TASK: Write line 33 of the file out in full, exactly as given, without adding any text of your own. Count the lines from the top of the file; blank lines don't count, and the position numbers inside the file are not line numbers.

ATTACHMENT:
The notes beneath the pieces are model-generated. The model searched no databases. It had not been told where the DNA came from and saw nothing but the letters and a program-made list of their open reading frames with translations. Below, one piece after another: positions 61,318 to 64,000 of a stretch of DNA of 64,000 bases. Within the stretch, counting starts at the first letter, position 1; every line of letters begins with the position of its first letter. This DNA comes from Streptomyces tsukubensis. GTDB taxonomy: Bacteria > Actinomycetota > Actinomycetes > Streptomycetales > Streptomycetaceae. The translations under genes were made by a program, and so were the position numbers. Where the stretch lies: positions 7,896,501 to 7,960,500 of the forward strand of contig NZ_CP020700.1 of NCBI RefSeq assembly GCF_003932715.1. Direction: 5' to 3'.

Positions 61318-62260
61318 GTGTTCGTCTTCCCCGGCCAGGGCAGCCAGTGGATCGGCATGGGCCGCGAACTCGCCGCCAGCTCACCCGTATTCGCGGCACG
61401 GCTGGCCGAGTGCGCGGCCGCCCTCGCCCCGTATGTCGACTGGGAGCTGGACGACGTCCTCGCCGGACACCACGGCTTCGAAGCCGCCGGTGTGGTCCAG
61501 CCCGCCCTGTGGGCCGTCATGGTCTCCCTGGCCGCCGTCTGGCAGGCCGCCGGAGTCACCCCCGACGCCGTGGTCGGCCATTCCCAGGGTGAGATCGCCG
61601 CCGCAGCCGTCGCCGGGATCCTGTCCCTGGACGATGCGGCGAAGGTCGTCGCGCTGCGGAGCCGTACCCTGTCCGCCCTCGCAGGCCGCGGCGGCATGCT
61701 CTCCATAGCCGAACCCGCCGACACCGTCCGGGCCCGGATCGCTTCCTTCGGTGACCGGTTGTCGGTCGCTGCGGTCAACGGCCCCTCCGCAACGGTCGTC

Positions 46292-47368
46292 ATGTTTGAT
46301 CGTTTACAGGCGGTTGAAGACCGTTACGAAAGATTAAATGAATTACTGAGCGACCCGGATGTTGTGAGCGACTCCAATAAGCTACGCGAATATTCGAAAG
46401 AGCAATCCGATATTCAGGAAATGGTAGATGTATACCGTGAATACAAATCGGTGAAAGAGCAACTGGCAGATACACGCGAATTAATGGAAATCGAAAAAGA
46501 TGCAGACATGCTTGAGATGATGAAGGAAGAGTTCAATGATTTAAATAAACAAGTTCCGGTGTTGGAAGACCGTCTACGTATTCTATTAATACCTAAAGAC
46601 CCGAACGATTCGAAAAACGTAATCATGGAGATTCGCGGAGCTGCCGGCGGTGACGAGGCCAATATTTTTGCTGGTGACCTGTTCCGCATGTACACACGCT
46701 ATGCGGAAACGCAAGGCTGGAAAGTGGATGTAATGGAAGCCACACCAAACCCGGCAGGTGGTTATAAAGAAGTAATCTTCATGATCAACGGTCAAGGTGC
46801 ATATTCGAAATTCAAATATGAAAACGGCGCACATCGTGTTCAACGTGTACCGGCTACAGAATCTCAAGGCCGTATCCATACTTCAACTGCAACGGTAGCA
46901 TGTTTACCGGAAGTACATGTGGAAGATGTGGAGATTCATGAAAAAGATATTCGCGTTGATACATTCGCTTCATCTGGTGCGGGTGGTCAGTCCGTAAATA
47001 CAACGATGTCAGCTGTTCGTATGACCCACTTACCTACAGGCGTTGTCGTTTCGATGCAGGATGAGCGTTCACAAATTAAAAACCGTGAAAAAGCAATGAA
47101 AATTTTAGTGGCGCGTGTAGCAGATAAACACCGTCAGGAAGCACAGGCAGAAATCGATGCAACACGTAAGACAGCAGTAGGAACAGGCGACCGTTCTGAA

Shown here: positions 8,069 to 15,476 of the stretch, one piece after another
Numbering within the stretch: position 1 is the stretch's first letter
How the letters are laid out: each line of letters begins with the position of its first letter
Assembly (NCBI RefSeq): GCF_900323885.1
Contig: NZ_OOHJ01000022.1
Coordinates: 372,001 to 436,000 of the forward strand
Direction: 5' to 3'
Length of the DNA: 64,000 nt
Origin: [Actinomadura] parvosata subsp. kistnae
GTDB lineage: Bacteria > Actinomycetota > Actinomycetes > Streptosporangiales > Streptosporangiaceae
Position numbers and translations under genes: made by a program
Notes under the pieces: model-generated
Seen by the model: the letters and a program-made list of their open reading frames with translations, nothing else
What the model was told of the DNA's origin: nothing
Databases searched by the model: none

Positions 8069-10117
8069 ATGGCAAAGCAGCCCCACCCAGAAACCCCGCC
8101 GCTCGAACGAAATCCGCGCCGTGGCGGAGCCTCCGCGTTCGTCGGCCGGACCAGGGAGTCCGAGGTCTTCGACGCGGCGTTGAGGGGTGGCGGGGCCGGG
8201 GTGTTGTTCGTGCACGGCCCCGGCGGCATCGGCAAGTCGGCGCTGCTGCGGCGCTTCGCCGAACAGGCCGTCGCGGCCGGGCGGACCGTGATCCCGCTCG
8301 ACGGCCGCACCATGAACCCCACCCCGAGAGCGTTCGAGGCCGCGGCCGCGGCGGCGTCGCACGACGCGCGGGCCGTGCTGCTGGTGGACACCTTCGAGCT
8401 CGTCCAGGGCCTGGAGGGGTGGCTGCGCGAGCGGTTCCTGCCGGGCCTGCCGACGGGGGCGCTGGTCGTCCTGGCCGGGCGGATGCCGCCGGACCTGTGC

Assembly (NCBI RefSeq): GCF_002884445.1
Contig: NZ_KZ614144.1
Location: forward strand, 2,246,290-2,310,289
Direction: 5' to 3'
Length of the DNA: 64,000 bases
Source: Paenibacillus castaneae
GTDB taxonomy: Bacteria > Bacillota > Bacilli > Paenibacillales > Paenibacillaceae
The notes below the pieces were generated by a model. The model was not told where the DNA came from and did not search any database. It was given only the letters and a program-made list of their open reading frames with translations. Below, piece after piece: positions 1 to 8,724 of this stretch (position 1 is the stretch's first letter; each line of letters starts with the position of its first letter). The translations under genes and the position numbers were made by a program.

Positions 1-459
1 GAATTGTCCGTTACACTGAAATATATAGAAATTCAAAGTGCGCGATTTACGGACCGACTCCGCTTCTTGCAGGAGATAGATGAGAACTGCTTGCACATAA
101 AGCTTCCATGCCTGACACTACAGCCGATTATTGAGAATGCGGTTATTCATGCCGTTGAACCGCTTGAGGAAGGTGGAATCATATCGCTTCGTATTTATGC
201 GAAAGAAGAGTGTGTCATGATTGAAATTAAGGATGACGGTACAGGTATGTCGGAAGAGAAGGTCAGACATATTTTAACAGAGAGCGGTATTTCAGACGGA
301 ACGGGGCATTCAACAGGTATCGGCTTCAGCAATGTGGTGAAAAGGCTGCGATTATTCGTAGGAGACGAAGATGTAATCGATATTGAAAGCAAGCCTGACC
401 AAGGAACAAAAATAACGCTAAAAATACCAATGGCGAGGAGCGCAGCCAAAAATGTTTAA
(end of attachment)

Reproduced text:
Databases searched by the model: none